Arts & Life
Canstar Community News
Hey there, time traveller!
This article was published 5/9/2018 (745 days ago), so information in it may no longer be current.
A Winnipeg community health centre is seeking to fast-track matches between primary care providers and some of the city’s most vulnerable people.
Pathway Project has already linked primary care providers at Centre de santé Saint-Boniface to more than 80 people who would otherwise have no health care, or who would visit hospital emergency rooms for multiple health concerns.
To make the match, the health centre — which offers bilingual services to the French-speaking population of Winnipeg — works with community organizations and provincial programs to help people with urgent medical needs fill out the registration form and contact the centre to set up an appointment within three days.
"The general public can contact the Family Doctor Finder program. But for those who find it difficult to navigate the system, are homeless or do not have access to a telephone, we have developed this fast-track process," clinic executive director Monique Constant said in a news release Tuesday.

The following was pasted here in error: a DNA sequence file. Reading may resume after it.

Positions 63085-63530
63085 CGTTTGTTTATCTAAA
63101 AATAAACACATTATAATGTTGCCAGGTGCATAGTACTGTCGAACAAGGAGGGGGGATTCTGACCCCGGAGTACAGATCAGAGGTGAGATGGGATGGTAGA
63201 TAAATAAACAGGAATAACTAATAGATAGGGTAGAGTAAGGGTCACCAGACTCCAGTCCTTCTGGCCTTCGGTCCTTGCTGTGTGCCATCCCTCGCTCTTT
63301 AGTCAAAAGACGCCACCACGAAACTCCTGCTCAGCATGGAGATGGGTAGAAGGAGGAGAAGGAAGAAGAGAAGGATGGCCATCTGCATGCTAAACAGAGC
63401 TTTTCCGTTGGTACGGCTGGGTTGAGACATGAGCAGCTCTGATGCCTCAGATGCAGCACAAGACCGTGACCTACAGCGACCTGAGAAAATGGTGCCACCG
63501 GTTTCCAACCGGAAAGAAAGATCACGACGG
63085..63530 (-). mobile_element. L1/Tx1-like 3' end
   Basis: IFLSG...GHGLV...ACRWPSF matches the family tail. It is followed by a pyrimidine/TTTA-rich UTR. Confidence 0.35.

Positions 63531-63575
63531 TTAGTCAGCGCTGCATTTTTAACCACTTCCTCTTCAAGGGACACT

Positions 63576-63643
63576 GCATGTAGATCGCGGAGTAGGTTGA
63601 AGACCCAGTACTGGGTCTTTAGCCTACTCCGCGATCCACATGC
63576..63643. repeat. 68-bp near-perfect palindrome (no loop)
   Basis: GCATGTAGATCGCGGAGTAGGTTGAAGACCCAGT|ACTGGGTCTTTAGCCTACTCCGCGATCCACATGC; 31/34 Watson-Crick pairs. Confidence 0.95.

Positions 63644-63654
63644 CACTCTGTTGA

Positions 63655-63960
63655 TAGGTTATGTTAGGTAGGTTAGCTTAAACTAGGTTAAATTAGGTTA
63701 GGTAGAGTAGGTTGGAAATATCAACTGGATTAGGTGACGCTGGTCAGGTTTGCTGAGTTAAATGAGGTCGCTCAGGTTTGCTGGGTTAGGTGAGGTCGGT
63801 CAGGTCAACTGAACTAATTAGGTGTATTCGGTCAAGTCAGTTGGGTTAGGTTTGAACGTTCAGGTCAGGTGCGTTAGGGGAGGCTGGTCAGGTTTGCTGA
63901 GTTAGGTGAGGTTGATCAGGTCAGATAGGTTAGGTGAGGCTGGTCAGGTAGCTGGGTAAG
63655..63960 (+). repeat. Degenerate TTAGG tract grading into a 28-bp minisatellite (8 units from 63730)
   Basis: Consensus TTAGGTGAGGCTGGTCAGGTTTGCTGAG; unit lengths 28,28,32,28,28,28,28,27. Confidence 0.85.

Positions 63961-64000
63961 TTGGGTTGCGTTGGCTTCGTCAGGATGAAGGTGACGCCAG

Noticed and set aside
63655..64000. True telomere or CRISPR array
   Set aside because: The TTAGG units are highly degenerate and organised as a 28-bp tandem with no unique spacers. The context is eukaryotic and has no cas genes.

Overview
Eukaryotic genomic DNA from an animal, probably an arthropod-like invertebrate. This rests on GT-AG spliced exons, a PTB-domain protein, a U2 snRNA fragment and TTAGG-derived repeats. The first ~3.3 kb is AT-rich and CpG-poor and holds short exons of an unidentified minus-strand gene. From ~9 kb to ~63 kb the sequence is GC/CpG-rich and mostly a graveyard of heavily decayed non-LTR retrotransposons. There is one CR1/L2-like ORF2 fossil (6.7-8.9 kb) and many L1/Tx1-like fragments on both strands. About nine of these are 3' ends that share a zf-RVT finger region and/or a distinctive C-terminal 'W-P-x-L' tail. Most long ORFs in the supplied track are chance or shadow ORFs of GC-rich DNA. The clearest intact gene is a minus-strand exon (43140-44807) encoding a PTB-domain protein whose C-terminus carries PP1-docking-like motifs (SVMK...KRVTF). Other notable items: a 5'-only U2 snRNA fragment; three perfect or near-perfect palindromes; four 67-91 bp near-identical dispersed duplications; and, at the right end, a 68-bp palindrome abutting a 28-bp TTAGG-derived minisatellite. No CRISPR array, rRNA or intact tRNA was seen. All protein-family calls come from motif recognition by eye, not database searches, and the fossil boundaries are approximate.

The clinic matches patients to doctors, physician’s assistants, nurse practitioners and other health-care providers by working with community organizations and provincial programs such as employment and income assistance.
Primary care nurse Renée Moquin said the program offers help to patients who feel marginalized.
"They are often discouraged and think they will not find a care provider, so they are very grateful for these connections," Moquin said.
If a patient doesn’t show up for a scheduled appointment, the clinic follows up with the community agency that made the connection.
"We try and get the person to come back in. We know it’s not always easy for them, but we don’t want them to fall through the cracks," Moquin said.
Some patients haven’t seen a doctor in decades, including some because they haven’t found a French-speaking health provider, the health centre said.
"Once we make the connection, our clients are able to deal with long-standing health issues, which can be the first step for them in putting their lives back together," Moquin said.
Approximately 1,500 people are homeless in Winnipeg at any given time, according to 2018 statistics compiled by streetcensuswpg.ca.
The St. Boniface health centre (located at 170 Goulet St.) has 11 doctors, two nurse practitioners and six primary care nurses on staff for the new program.
The Winnipeg Free Press invites you to share your opinion on this story in a letter to the editor. A selection of letters to the editor are published daily.
Letters must include the writer’s full name, address, and a daytime phone number. Letters are edited for length and clarity.